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The department, in accordance with its present policy of not repairing at large expense vessels of considerable age and at a cost out of proportion to the value of the vessel for military purposes, disapproved the general overhaul of the Vicksburg and has assigned her to duty in the inland waters of Puget Sound in connection with the Naval Militia, thus saving approximately $50,000.

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The act of May 13, 1908, authorized the overhaul and reconstruction of the gunboat Bennington at an estimated cost of $195,750.

This work was underway before the department had fully developed its present policy of not repairing at large expense vessels of considerable age and at a cost out of proportion to the value of the vessel for military purposes.

It was found that the new boilers for the Bennington, built to replace those destroyed by explosion, could be used for other purposes. All work was stopped on the Bennington July, 1910, and the vessel was condemned and sold November, 1910.

The new boilers above referred to have just been installed on the Yorktown, and the greater part of the original expenditure was avoided.

D. OVERHAUL OF THE TUG “LOCUST ” (EX“ LINCOLN "). The following is an item peculiarly applicable to the four tugs now under consideration:

Congress authorized the expenditure of $6,000 for the overhaul of the tug Locust. A material inspection and careful consideration of the value of this vessel led to her condemnation and sale without expenditure of the above sum.


In accordance with the requirements of the service, the Bureau of Ordnance developed a successful type of tube hoist. A demand for this type of hoist,

once it was successfully developed, was made by practically all battleships of the fleet.

Careful investigation and consideration of the present condition of the existing hoists, as installed on certain ships, led the department to defer the installation of the new type tube hoist on a number of ships until such time as the old hoists were impaired.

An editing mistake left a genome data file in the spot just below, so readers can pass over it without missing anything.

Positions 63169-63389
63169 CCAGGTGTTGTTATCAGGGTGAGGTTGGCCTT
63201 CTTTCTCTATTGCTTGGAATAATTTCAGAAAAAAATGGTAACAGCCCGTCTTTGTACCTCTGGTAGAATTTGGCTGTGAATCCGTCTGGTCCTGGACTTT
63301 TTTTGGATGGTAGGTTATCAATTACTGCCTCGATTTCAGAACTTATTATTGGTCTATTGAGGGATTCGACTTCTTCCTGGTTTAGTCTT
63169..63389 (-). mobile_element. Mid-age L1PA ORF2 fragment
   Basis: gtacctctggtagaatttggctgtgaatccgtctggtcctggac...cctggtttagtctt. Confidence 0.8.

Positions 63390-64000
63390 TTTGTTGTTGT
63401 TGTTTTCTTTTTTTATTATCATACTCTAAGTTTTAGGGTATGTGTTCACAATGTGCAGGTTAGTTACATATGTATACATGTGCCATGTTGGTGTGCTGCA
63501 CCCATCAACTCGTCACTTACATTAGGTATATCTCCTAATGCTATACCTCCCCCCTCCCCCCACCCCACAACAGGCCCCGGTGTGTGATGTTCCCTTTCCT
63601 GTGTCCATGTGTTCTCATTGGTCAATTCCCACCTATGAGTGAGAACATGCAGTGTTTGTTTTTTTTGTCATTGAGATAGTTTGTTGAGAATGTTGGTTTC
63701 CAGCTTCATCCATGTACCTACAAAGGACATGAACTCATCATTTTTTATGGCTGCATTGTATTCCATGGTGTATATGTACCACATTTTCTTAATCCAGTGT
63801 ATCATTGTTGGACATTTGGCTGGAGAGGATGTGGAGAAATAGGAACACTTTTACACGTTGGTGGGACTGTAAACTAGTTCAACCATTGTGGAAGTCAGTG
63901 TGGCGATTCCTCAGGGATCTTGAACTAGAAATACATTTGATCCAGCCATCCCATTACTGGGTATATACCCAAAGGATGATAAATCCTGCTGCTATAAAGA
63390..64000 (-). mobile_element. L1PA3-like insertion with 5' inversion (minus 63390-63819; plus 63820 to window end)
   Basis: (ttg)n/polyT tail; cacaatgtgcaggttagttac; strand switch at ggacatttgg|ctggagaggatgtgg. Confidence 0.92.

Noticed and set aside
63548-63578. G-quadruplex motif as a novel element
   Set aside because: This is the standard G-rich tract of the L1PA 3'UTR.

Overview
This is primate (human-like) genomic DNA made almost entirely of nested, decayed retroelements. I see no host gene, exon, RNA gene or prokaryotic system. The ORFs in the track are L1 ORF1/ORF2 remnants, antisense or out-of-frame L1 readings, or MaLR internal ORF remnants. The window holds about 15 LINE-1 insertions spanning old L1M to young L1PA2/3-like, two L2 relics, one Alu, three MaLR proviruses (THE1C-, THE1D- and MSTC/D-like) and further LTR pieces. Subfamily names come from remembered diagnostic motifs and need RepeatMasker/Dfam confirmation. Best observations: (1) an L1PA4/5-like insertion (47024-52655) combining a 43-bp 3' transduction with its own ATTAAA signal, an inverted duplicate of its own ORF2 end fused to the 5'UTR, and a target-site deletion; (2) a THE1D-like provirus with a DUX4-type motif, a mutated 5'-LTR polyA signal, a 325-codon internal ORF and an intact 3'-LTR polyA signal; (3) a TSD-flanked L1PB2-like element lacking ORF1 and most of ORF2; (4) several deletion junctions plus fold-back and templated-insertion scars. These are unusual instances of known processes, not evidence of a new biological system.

Thus expenditures on the Michigan, Mississippi, New Hampshire, Minnesota, Rhode Island, Georgia, and Nebraska for this class of work have been deferred.


The committee will recall the 1912 instance which the Secretary gave in his hearings, page 792—the case of a saving of $1,250,000 in omitting magazine refrigeration from the older battleships.

The CHAIRMAN. With reference to the action of the Secretary, taken with reference to the recommendation of the aid and the bureau

chiefs, if the bureau chief has recommended one amount and the aid has recommended a different amount, does the Secretary call the two before him and confer with both of them before acting upon the recommendation?

Capt. WINTERHALTER. I think I can say invariably the two appear together.

The CHAIRMAN. Then the Secretary, together with the aid and chief, as I understand it, discuss the two recommendations?

Capt. WINTERHALTER. Yes; that often happens.

Mr. Foss. You practically have to get all of your information through the bureau chiefs !

Capt. WINTERHALTER. Yes. Right at that point I would like to interject that whatever technical knowledge I may have I eliminate entirely from the question under consideration. I may not have very much technical knowledge upon a particular point, but still I eliminate that part of it in order to pass simply upon the question from the standpoint of the Navy; that is, from the military standpoint. The bureau chief is the recognized technical expert.

Mr. Foss. You have had no experience in the repairing of ships, have you?

Capt. WINTERHALTER. Oh, yes; I have had experience of every kind in repairing ships. I have been at two navy yards, and I think I understand all about the details of repairing and handling ships. But that is not in point. The point is that the department has its technical men for all technical purposes, with Congress providing money for technical bureaus competent in giving technical advice. At the beginning of an inquiry into a particular problem I would not inject any technical information or any technical experience that I had. When the thing has come to a focus, finally ready for decision, it is easy enough to summon all the technical information that I ever acquired anywhere to put in on the proposition. But of course the working of any system will depend more or less on the personality of the people connected with it. My way of working the system may not be the way of some one else. "All I am working for now is to make this thing as efficient and economical as possible. That is all I am living for at the present moment.